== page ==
Weblogs are becoming so ubiquitous among the cognoscenti that we are witnessing a Christian rock phenomenon in their dissemination. The Christian music scene has a Christian analogue for every “secular” pop-music genre and, indeed, for individual “secular” artists. (Pop quiz: Who’s the Christian-analogue Bell Biv Devoe?) You don’t have to worship Satan to clutch glowsticks at a rave anymore!
(Another example: The Quebec film industry, the only one that actually works in Canada, for the simple reason that producers churn out movies in every available genre to compete against Hollywood.)
We are now approaching the point of finding first-contact articles about Weblogs for ever-more-rarefied disciplines. We just wrote one on PR last week, and on other occasions we have contemplated Dockers-wearing former print-medium ad executives busy piloting the Web into a ditch and done their thinking for them.
We’re not alone. This week’s example? Weblogs for knowledge management. Maish Nichani and Venkat Rajamanickam, writing very much in the trade-publication vernacular the Internet suits so well, manage the unexpected: They explain Weblogs to corporate managers while using only personal Weblogs as examples.
It’s a refreshing surprise. We’re used to dumb-arse reporters (so very often girls: what’s up with that?) grasping for the atypical corporatized example, as when prodding drag performers to verify that Milton Berle really was their inspiration. (Scott Thompson’s winning answer: “No, Bugs Bunny.”)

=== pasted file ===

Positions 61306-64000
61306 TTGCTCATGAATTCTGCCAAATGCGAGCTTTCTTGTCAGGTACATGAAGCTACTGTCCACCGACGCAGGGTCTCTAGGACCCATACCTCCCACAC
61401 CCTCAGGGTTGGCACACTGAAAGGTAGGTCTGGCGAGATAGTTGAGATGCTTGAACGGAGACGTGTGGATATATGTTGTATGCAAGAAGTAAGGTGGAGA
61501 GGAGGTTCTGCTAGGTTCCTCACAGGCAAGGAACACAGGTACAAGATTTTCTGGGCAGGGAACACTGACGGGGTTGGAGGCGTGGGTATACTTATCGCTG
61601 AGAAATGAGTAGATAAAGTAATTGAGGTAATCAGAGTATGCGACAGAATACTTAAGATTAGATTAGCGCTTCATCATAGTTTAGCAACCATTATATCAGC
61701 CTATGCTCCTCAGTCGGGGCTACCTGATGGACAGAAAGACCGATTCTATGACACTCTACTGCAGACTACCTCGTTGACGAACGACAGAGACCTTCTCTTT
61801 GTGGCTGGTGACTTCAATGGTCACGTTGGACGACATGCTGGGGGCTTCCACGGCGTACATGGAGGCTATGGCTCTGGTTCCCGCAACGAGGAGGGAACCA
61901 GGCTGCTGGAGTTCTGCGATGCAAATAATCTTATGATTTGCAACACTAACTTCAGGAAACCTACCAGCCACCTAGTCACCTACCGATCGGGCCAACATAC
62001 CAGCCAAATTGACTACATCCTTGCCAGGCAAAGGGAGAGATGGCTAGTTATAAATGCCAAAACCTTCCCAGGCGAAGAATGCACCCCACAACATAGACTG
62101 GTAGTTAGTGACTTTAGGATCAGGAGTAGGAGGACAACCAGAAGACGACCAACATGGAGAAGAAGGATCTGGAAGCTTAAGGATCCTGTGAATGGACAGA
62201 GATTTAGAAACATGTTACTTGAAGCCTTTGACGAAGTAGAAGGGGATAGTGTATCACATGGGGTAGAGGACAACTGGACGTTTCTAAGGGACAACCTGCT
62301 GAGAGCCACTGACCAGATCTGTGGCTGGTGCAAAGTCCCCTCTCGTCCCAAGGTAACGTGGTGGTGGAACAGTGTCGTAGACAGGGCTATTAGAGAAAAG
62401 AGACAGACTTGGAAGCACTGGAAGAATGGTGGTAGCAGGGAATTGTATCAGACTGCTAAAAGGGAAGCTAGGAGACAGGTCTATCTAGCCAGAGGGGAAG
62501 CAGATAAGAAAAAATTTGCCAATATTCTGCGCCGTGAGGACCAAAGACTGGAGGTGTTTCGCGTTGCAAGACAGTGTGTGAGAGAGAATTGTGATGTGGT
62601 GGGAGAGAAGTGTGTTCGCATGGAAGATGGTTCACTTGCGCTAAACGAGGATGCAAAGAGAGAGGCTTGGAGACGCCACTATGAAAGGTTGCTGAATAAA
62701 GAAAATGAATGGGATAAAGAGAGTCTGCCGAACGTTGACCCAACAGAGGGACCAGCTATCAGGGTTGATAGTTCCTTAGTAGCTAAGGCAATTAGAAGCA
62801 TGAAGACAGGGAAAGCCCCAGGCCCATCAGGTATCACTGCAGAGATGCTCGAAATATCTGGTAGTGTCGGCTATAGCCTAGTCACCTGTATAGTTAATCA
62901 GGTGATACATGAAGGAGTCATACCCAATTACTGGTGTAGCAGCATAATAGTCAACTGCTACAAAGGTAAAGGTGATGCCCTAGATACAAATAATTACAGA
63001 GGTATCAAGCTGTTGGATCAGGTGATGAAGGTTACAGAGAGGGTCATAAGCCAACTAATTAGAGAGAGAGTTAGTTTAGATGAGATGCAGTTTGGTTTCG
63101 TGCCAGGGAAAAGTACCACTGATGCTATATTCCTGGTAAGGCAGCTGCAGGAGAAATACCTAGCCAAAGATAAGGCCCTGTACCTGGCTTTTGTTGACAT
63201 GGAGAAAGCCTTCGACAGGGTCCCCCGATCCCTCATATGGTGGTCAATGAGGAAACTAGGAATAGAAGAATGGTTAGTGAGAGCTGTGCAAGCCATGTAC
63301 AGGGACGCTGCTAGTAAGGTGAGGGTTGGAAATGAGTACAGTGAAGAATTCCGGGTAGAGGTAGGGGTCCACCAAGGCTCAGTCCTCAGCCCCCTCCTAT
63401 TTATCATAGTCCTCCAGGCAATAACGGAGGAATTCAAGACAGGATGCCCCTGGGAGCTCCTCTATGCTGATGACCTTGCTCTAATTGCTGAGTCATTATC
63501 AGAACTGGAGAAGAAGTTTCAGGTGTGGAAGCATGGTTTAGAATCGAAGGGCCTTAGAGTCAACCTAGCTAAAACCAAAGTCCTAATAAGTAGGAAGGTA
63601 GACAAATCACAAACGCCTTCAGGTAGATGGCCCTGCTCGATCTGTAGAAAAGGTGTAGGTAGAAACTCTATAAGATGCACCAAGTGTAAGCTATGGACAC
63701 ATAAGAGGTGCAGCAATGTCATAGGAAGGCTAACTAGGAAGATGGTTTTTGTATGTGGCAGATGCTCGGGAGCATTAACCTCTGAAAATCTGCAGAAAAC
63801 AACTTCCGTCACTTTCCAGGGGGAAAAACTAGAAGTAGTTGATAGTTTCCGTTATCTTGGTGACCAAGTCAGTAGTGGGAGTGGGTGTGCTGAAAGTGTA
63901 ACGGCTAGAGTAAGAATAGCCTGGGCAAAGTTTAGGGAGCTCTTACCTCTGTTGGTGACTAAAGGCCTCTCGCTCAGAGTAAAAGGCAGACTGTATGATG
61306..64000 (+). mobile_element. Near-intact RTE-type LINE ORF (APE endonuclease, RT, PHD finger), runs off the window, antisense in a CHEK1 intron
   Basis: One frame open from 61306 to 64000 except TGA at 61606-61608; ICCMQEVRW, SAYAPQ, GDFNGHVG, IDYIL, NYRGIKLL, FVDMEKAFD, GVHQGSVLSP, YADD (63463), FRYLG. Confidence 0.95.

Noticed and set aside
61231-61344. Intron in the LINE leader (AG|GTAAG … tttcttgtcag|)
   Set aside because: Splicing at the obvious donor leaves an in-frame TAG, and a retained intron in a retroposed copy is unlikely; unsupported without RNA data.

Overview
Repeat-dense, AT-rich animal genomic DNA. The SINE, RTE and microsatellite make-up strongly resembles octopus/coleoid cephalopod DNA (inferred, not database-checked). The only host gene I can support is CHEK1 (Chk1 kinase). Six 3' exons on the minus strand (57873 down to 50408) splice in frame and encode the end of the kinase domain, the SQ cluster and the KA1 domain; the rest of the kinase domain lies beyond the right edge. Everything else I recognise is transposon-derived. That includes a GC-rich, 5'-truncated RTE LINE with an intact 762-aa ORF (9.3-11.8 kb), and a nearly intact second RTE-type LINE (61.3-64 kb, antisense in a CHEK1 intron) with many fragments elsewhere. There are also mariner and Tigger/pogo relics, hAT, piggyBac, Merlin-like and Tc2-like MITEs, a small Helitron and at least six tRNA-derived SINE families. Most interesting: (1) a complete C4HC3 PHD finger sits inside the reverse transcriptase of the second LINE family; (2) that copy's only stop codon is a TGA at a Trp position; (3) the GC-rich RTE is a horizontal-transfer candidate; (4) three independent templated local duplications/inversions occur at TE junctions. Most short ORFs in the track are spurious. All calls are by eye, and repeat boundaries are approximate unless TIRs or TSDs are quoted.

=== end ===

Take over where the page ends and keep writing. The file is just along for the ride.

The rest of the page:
The two authors relate real-world blogging practices to existing theory in the still-arcane field of knowledge management, and more or less say what we said about PR: Giving people a way to tell stories (even the most trivial anecdote) will succeed in imparting knowledge.
We liked this bit:
In many KM systems, the emphasis is only on codifying and transferring knowledge. These systems intend to take the knowledge from an expert’s head and pour it into a novice’s head.... The systems inherently don’t give anything back to the contributors. That is why many KM implementations depend heavily on the use of incentives, such as gifts, rewards, bonuses, etc., to invite participation and sharing.
What is given “back to the contributors” in Weblogging? Nothing tangible. A pseudocommunity; talking at each other; a rash of links to the same item on like-minded blogs; a paucity of reader feedback. That’s the downside. The upside is exploring, finding new or old nooks and crannies online and making them your own, or simply writing down what happened today no matter how many people end up reading it, or how few.
Maybe it’s that last part that might cause the most liberation in corporations. How do we “communicate” in the office? People either keep their mouths shut, or book a boardroom if the topic is important (or they are), or covertly mutter amongst themselves (even during boardroom meetings – under-table Blackberry-twiddling is actually outlawed in some shops due to abuse). Now there’s a new option. The smallest item worth mentioning is now the size of a posting. (Who came up with that truism – Dave Winer? With so much knowledge to manage, we can never put our hands on things when we need to.)
While more or less expecting people to stay on topic, letting everyone in the company post little snippets of anything they want, however big or small, is a way to forge the collective wisdom of the company over time.
Posted on 2001-05-14